Posted by: petemangurian | March 15, 2012

Columbia spring practice, “The Next Step”

Twelve days is all you get. Twelve days, and four of those are with no pads. Twenty hours a week, three hours a day, two to practice and one to review the film ( I know…it’s video now, but I still call it film).  An hour and a half on Tuesday and Thursday to install for the next practice is not much time. Monday is a review day. I’ve never had a good practice after the weekend in pro or college football, so we will get their minds back in focus and install for Wednesday and Friday practices.

We move into a whole new phase now, whole new mindset, whole new set of challenges. Can we take it from the classroom to the field?  That’s what it’s going to be about during the season, because there are no do-overs.  We have to get Tuesday’s practice on Tuesday, no going back on Wednesday, we’re moving on. Pressure, pressure to learn, pressure to execute, pressure to get it right the one time it may come up in a game. We will not run a lot of plays in each practice, we have to get it right the first time, we will see if we can.

But it’s not just about running plays, it’s about execution, fundamentals and technique. Creating habits takes time and tough work, because there is no short cut, it’s about repetition. This is where the time restraints can get you if you aren’t disciplined, both as a coach and a player. How we teach things, how we say things, the picture we create for our players, so they learn faster and more efficiently, that’s as big as any drill. How we teach our most fundamental skills – blocking, tackling, carrying the ball, catching at its highest point, carrying it in the proper hand, stripping the ball, recovering a fumble, covering a punt – it all has to be taught exactly how we want it done. You can do things right or do them exactly right, we want to do them exactly right.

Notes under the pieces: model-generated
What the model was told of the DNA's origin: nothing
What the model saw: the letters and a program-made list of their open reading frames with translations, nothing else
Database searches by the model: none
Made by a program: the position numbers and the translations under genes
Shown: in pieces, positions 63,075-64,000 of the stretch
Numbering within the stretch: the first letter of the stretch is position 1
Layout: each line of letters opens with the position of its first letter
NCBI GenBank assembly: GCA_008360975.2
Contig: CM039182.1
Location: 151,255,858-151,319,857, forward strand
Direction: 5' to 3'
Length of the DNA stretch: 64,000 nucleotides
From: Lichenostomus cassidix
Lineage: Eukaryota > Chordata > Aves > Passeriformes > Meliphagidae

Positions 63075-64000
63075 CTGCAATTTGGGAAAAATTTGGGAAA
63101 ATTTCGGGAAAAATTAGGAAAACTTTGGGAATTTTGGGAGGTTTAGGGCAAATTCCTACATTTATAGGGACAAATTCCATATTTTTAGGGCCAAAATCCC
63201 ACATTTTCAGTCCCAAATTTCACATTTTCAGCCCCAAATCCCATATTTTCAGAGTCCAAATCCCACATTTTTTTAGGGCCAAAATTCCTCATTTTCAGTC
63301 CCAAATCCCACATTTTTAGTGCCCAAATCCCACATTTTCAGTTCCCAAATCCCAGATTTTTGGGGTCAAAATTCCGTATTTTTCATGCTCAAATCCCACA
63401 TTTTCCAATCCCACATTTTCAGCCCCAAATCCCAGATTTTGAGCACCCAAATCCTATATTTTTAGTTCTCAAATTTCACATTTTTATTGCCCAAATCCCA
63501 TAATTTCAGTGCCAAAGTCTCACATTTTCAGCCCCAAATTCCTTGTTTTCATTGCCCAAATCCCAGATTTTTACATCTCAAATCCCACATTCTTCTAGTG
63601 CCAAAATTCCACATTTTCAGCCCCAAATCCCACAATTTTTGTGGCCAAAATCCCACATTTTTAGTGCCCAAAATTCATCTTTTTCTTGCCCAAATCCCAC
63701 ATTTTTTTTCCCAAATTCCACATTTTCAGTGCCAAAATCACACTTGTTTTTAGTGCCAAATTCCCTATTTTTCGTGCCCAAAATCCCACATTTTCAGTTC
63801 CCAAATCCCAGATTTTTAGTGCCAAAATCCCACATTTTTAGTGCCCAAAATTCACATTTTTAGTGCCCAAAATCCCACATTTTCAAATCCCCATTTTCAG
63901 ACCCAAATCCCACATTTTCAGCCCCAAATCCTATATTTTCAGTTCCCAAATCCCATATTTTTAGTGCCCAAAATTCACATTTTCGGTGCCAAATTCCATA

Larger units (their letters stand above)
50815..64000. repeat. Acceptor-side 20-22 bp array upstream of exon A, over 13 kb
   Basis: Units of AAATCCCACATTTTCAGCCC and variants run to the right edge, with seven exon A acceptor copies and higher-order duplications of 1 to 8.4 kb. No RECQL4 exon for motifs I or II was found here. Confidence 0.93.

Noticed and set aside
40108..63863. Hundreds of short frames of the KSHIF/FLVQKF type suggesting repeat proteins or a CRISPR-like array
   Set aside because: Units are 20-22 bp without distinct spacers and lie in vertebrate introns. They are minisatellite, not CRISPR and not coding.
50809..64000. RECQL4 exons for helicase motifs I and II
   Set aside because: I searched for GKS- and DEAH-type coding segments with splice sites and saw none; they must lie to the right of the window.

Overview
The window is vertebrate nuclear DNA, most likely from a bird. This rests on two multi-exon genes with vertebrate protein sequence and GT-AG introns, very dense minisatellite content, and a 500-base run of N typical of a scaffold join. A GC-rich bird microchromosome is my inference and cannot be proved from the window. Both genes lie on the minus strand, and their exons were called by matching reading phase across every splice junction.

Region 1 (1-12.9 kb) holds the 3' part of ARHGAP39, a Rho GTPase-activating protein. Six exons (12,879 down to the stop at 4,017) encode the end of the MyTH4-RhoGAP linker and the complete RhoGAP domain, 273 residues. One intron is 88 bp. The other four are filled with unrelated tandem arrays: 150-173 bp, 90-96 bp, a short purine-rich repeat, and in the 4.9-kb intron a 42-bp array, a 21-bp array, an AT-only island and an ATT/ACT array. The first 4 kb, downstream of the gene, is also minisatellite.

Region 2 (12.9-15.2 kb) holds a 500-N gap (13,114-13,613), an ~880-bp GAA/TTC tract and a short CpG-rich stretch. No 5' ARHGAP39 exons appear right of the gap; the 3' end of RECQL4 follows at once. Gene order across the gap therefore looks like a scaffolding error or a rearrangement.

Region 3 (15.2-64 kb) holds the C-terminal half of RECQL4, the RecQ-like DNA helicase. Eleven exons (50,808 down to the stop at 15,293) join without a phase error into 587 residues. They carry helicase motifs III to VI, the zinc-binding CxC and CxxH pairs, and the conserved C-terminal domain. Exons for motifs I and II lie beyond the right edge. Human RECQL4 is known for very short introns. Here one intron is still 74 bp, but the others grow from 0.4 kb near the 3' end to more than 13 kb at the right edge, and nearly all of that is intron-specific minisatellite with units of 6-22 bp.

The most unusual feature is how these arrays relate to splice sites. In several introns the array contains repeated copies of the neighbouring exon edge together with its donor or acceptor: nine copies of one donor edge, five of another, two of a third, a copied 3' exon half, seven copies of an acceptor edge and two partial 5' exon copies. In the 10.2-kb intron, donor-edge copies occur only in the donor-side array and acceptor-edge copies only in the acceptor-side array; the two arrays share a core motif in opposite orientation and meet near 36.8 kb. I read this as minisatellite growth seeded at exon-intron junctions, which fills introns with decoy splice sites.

The mental part of the game is where we should excel. Situation football gets a lot of “talk”, but not everyone really lives it. To be aware of the situation, during the stress and pressure of the game, is a challenge all its own. To know what the answers are, in that specific situation, is another challenge. To execute with the game on the line and “nail it” takes a lot of work and preparation. As coaches, we have to make the players aware of the situation and make them understand what the right response is. We must develop and practice their pre-snap sequence before every play.There is a huge difference between memorizing something and understanding it. If you truly understand , you can apply that thought process in any situation.

The physical part of practice will reveal it self over time. Physical playing style is easy to see, some guys have it, some don’t. I have coached good players who were not physical by nature, but they made themselves do what they had to. What I am most interested to see is how tough we are.  Can we show up and play when we are sore or tired? Dependability is more important than ability, can I trust you to be there no matter what?

Twelve days to take the next step towards becoming a team. We will see who we can count on,who can take it from the classroom to the field, who will pay attention to the details. Our goal is to identify the right players, learn how to practice and sustain concentration for 120 minutes.

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